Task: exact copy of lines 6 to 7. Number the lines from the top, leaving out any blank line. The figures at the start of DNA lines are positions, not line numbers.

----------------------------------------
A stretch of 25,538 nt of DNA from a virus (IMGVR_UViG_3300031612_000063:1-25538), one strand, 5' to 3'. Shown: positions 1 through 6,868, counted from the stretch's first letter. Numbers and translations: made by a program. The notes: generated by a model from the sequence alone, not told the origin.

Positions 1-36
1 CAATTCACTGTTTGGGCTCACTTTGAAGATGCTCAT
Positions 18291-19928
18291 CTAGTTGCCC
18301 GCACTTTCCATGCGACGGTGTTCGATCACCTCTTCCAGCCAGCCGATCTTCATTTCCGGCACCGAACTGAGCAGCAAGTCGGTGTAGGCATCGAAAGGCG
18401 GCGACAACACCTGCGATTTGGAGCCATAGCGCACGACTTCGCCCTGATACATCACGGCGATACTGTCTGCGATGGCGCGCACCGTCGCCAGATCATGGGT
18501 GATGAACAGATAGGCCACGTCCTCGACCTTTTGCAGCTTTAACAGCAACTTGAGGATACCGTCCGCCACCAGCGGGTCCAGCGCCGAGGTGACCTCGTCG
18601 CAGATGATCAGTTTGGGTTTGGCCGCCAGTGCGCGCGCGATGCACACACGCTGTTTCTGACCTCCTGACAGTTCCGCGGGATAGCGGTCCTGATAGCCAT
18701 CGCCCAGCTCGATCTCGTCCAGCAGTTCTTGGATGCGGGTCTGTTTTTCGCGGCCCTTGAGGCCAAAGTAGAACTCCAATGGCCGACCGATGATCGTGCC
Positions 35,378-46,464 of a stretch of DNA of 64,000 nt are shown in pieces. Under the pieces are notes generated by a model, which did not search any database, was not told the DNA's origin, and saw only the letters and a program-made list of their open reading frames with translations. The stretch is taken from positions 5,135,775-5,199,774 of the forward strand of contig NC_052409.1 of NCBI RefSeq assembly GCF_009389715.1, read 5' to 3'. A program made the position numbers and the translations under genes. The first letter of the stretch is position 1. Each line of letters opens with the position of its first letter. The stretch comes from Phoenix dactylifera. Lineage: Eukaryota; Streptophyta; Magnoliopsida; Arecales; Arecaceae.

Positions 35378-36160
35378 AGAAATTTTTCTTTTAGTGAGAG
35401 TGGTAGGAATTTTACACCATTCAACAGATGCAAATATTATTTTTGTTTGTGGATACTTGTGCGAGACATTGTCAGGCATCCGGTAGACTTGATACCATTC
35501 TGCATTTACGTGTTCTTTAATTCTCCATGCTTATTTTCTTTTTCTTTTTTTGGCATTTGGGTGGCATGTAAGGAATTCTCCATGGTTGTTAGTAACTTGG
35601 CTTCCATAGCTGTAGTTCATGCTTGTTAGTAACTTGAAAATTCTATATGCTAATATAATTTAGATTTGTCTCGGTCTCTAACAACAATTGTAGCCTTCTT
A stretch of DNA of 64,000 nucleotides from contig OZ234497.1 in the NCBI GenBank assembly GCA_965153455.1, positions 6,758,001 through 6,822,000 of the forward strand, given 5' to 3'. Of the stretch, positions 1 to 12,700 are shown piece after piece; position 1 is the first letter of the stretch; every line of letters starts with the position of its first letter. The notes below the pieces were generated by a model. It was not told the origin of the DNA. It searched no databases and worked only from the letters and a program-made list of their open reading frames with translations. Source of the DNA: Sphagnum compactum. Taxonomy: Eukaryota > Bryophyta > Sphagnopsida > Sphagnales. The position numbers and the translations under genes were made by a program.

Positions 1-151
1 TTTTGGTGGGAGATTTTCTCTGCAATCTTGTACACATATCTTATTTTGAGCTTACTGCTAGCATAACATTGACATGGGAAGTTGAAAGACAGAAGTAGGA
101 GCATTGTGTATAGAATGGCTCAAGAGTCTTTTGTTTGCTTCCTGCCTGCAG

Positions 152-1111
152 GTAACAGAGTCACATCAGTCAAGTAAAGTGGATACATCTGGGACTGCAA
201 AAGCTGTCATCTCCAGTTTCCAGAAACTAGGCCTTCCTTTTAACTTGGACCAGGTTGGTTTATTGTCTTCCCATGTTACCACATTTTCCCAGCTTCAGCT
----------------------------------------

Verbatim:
18301 GCACTTTCCATGCGACGGTGTTCGATCACCTCTTCCAGCCAGCCGATCTTCATTTCCGGCACCGAACTGAGCAGCAAGTCGGTGTAGGCATCGAAAGGCG
18401 GCGACAACACCTGCGATTTGGAGCCATAGCGCACGACTTCGCCCTGATACATCACGGCGATACTGTCTGCGATGGCGCGCACCGTCGCCAGATCATGGGT